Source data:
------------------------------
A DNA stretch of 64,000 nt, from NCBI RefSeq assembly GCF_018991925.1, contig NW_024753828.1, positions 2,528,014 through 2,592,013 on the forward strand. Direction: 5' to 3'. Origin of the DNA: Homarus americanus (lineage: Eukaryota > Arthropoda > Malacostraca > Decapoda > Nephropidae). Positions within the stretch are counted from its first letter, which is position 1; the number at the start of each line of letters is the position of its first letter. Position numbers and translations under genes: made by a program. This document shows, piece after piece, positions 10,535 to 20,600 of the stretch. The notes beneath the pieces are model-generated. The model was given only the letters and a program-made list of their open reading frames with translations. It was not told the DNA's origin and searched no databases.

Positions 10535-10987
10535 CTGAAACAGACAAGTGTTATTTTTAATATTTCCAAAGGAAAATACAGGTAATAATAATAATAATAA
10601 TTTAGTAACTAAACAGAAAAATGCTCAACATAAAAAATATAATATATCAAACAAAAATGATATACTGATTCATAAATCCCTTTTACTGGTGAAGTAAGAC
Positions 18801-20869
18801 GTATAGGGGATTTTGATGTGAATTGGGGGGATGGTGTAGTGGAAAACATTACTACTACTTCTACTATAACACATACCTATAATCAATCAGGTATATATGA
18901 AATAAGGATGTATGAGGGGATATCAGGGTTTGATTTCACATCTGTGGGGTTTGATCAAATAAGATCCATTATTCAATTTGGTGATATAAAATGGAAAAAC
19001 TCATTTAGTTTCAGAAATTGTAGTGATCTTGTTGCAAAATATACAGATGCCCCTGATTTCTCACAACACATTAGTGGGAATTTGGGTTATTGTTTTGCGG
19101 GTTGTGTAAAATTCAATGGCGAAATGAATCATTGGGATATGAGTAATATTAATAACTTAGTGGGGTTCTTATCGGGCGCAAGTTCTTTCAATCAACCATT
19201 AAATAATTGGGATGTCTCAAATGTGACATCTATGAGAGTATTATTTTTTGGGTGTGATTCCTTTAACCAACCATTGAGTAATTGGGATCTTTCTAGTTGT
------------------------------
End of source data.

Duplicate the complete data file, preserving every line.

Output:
A DNA stretch of 64,000 nt, from NCBI RefSeq assembly GCF_018991925.1, contig NW_024753828.1, positions 2,528,014 through 2,592,013 on the forward strand. Direction: 5' to 3'. Origin of the DNA: Homarus americanus (lineage: Eukaryota > Arthropoda > Malacostraca > Decapoda > Nephropidae). Positions within the stretch are counted from its first letter, which is position 1; the number at the start of each line of letters is the position of its first letter. Position numbers and translations under genes: made by a program. This document shows, piece after piece, positions 10,535 to 20,600 of the stretch. The notes beneath the pieces are model-generated. The model was given only the letters and a program-made list of their open reading frames with translations. It was not told the DNA's origin and searched no databases.

Positions 10535-10987
10535 CTGAAACAGACAAGTGTTATTTTTAATATTTCCAAAGGAAAATACAGGTAATAATAATAATAATAA
10601 TTTAGTAACTAAACAGAAAAATGCTCAACATAAAAAATATAATATATCAAACAAAAATGATATACTGATTCATAAATCCCTTTTACTGGTGAAGTAAGAC
Positions 18801-20869
18801 GTATAGGGGATTTTGATGTGAATTGGGGGGATGGTGTAGTGGAAAACATTACTACTACTTCTACTATAACACATACCTATAATCAATCAGGTATATATGA
18901 AATAAGGATGTATGAGGGGATATCAGGGTTTGATTTCACATCTGTGGGGTTTGATCAAATAAGATCCATTATTCAATTTGGTGATATAAAATGGAAAAAC
19001 TCATTTAGTTTCAGAAATTGTAGTGATCTTGTTGCAAAATATACAGATGCCCCTGATTTCTCACAACACATTAGTGGGAATTTGGGTTATTGTTTTGCGG
19101 GTTGTGTAAAATTCAATGGCGAAATGAATCATTGGGATATGAGTAATATTAATAACTTAGTGGGGTTCTTATCGGGCGCAAGTTCTTTCAATCAACCATT
19201 AAATAATTGGGATGTCTCAAATGTGACATCTATGAGAGTATTATTTTTTGGGTGTGATTCCTTTAACCAACCATTGAGTAATTGGGATCTTTCTAGTTGT